Yesterday, I revealed that all the tax increases and spending cuts in the world won’t mend America’s precarious financial condition.
Instead, we need to encourage greater economic growth in order to free ourselves from the current debt spiral.
Why? Because it’s the only solution that’s worked over time.
And I’m convinced that this time will be no different.
With that in mind, Congress should spare us the partisan bickering and get to work on these three initiatives immediately…
Economy Booster #1: Get Corporations Spending
S&P 500 companies have churned out solid profits for several quarters now. And the current quarter won’t be an exception.
In fact, Howard Silverblatt, Senior Analyst at Standard & Poor’s, expects S&P 500 companies to report record second-quarter earnings.
But there’s a problem: Companies aren’t doing squat with it.
In 2009, capital spending sank to a five-year low. Plus, corporate cash holdings have stood at record levels for 10 consecutive quarters (and counting).
So why are America’s top companies clutching their wallets so tightly? In a word: uncertainty.
And the blame for this rests with the government.
Think about it: Over the past 18 months, we’ve endured three notable and lengthy debates that have had a direct impact on corporate America.
The first involved the massive overhaul of the healthcare system. Then came the budget impasse. And most recently, it was the debt ceiling.
Against such a backdrop, no executive in his or her right mind is going to loosen the purse strings. On the contrary… they’re going to adopt a bunker mentality and ride it out until the uncertainty passes.
So Washington, get the heck out of the way and stop creating economic uncertainty.
We have a record amount of pent-up capital waiting to be unleashed. And God knows our economy can use it after last quarter’s lackluster growth rate.
Economy Booster #2: Get Corporations Hiring
We shouldn’t rely on the government to solve our unemployment situation. In case our politicians haven’t already proved it, they’re incredibly inefficient at spurring job growth.
Case in point: The 3.6 million jobs “created’ as a result of the infamous stimulus package cost $185,000 per job. And that’s on the low end. The Congressional Budget Office’s original estimate pegs the cost at $278,000 per job.
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The median household income is about $50,000, according to the U.S. Census Bureau. So for every single job that government spending has created or saved, U.S. companies could have hired almost four workers.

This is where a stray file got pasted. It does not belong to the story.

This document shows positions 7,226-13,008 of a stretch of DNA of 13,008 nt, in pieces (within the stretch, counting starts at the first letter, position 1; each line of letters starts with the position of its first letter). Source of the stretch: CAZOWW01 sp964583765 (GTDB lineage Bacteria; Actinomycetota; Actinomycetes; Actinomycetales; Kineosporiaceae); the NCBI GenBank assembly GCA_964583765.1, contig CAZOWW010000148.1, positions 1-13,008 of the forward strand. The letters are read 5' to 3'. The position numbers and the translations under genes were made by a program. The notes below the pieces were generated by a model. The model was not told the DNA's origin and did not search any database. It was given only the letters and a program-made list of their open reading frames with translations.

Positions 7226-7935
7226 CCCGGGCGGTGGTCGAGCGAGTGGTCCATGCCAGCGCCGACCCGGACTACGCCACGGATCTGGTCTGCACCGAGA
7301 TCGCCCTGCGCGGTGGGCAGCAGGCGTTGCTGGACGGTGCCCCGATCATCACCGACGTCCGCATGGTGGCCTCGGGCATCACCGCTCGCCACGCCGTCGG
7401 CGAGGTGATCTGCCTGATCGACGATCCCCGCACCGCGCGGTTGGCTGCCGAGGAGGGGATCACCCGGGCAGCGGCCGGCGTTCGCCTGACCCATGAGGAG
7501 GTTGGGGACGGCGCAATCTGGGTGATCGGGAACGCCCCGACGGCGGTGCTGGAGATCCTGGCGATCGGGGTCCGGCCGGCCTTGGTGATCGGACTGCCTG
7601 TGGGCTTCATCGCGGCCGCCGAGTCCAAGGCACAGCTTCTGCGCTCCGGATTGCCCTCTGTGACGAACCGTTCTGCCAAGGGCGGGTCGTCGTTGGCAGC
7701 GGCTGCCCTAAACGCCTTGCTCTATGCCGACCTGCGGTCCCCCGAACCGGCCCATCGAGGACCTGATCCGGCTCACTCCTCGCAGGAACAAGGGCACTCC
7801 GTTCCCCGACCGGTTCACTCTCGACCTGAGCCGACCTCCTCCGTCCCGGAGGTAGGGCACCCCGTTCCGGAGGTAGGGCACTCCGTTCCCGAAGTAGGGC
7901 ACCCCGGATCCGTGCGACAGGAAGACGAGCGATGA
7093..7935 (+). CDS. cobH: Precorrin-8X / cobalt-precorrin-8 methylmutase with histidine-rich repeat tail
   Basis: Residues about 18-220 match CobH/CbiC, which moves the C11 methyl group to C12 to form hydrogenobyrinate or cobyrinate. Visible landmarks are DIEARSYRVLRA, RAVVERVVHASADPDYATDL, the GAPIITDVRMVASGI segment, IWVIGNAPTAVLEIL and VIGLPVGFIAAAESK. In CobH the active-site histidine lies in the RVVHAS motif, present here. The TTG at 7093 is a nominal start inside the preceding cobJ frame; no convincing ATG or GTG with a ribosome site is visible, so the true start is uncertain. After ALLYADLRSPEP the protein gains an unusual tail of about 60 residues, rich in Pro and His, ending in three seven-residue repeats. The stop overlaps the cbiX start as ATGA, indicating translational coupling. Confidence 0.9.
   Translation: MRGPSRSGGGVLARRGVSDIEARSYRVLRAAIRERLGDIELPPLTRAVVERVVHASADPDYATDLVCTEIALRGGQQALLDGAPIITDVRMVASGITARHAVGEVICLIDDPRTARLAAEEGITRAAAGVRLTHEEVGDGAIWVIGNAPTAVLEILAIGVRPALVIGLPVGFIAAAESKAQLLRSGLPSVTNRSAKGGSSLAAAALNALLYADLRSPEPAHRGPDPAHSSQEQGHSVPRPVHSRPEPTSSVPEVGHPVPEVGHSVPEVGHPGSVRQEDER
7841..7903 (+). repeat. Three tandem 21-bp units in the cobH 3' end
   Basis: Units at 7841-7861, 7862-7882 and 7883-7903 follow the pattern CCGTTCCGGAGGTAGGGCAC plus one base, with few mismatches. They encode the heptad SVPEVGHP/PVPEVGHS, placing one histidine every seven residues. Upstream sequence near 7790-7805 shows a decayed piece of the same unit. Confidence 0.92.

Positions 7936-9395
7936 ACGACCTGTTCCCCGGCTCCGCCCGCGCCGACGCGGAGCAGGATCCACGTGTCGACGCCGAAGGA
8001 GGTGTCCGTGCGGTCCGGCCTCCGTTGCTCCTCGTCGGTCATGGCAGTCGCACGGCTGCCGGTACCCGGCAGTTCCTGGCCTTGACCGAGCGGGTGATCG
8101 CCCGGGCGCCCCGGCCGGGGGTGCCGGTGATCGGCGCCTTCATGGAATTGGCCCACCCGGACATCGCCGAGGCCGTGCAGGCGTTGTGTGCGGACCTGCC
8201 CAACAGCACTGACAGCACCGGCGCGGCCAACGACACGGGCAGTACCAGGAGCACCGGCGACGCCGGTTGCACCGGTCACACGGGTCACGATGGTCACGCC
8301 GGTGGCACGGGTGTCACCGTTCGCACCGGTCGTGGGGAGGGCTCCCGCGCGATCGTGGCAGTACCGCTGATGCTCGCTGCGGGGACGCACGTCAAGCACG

So why aren’t companies doing so? Well, as I noted above, it goes back to the uncertainty that Congress has created.
But there’s another key reason: excessive regulation.
Consider: In the 1950s, only one in 20 workers required some type of government license (state or federal) to pursue their chosen occupation, according to Professor Morris Kleiner at the University of Minnesota. But today, that figure stands at nearly one out of every four workers.
Take the service sector, for example. It accounts for roughly 75% of U.S. GDP and the country’s most job growth, according to the McKinsey Global Institute. But it’s also overburdened with the most licensing regulations.
Once again, the federal and local governments need to stop cramping Corporate America’s style. Cut back on the onerous regulations and let businesses hire new workers.
Economy Booster #3: Facilitate Creative Construction
“Capitalism expands wealth primarily through creative destruction – the process by which the cash flow from obsolescent, low-return capital is invested in high-return, cutting-edge technologies.”
So said former Federal Reserve Chairman, Alan Greenspan.
In other words, new intellectual property (IP) is the currency of economic growth. We couldn’t agree more. And we need to put this capital to work.
But it takes almost three years for an idea to get through the bureaucratic mess at the United States Patent and Trademark Office.
And sadly, the provisions made in the America Invents Act of 2011 only create the potential for even longer patent proceedings.
In this globally competitive environment, unless you have a patent-protected product, you don’t have a sustainable business. But instead of encouraging such innovation and reducing the time in which they make it to market, current regulations and bureaucracy are squashing creative construction – and, in turn, economic growth.
Bottom line: If Washington wants to get serious about curing our debt crisis, our politicians should just get out of the way and let the free market work!
Ahead of the tape,